Skip to main content

Sallie Independence Foster Collection: About the Collection

Encompasses materials from 1835-1889 including personal diaries, business records, and correspondence related to the Foster family, owners of Courtview, Florence, Alabama.

UNA Archives Hours

Hours

Hours subject to variation.
Please call for verification,
especially if traveling a long distance.
 
Appointments strongly recommended
for researchers.
 
Call
(256)765-4226
 
Email
archives@una.edu

**************

UNA Archives & Special Collections
is located on the 2nd Floor
Collier Library

Sallie Independence Foster Diary

A sample page from the 1861 diary dated July 24, 1861, references the Battle of Manassas.

About the Sallie Independence Foster Collection

   

(Sterling Paine McDonald and Sallie Independence Foster McDonald with children, c.1885 - 1887)    

 

George Washington Foster was born on November 28, 1806, in Nashville, Tennessee.  On January 10, 1829, he married Sarah Independence Watkins.  They had seven children:  Mary Ann, Virginia (Jennie), Watkins (Wat), Louisa (Lou), George Washington, Jr. (Wash), Andrew J. (Jack), and Sallie.

Foster was a wealthy industrialist and planter, a fact illustrated by his large and extravagant home, Courtview.  Courtview, located at 500 North Court Street in Florence, is now known as the University of North Alabama’s Rogers Hall. The home was built for Foster in 1854.  He had decided he wanted to build a house in the middle of Court Street, turning Florence’s main street into a dead end.  An act of the state legislature and $300 granted him the building site he desired.  Foster also owned Woodland Plantation in the Colbert Reserve in Lauderdale County, and a plantation named Oak Grove. A vast amount of this collection is George W. Foster’s business related records and correspondence.

Foster made several monetary contributions that benefited the Florence community, including the donation of $10,000 to what would become Florence Wesleyan University.  This was a third of the total cost of constructing Wesleyan Hall.  Foster later served as President of the Board of Trustees for the college and made a sizable endowment for mathematics. He also contributed heavily to the Methodist church in Florence, of which he was member. 

Foster did not serve in the Civil War, but his sons Watkins (Wat) and George Washington, Jr. (Wash) served and wrote letters home while they were away.  Some of those letters are included in this collection.  Foster died on December 4, 1878, and is buried in the Florence Cemetery.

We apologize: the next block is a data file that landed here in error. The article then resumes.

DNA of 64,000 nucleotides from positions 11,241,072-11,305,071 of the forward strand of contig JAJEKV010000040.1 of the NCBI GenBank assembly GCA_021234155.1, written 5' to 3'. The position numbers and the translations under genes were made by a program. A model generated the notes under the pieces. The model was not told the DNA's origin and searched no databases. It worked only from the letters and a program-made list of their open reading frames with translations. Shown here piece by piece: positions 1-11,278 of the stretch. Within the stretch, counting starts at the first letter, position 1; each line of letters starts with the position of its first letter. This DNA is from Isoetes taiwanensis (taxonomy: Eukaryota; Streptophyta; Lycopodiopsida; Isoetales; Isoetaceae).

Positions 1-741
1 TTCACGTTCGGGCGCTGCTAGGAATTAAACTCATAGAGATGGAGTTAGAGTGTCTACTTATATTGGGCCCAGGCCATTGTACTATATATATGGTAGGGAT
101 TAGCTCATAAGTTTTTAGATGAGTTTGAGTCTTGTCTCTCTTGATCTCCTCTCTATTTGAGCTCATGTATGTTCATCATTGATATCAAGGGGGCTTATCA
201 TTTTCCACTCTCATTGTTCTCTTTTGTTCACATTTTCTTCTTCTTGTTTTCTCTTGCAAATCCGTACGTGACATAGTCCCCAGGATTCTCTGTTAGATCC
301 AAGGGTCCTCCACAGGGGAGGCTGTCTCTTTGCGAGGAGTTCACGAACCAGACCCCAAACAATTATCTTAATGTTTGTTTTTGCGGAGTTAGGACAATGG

Sallie Independence Foster was born on October 28, 1848, in Nashville, Tennessee.  She was the youngest child of George Washington Foster and Sarah Independence Watkins Foster.  From the age of seven she lived in Courtview in Florence. 

Sallie Foster kept diaries throughout the Civil War and later years that offer insight into life in Florence.  Her first diary begins in June of 1861 when she was twelve years old.  While the 1861 diary does not mention the Civil War often or with much detail, a later diary (1862-1887) discusses the movement of Confederate and Union troops in Florence.  Other subjects covered in her diary include Florence area stores, doctors, and people, as well as church.  These diaries, along with a composition book that Sallie used are a part of this collection.

Sallie graduated from Florence Synodical School and married Sterling Paine McDonald on February 9, 1870.  They moved to Arkansas for several years, but returned to Florence to visit her family many times.  Sallie, her husband Sterling, and their six children moved to Florence and into Courtview in 1886.  Sterling McDonald was sick for many years and died on April 4, 1897.  Sallie Independence Foster McDonald passed away on December 2, 1897. 

 

UNA Archives Contact Information

UNA Archives's picture
UNA Archives
Contact:
UNA Archives
Box 5028
University of North Alabama
Florence, AL 35632-0001
(256)765-4226

Courtview (Rogers Hall) Today

 

Rogers Hall is listed on the National Register of Historic Places. The offices of University of North Alabama Advancement, the University Foundation, University Communications and Marketing, and Alumni Relations are located in the building.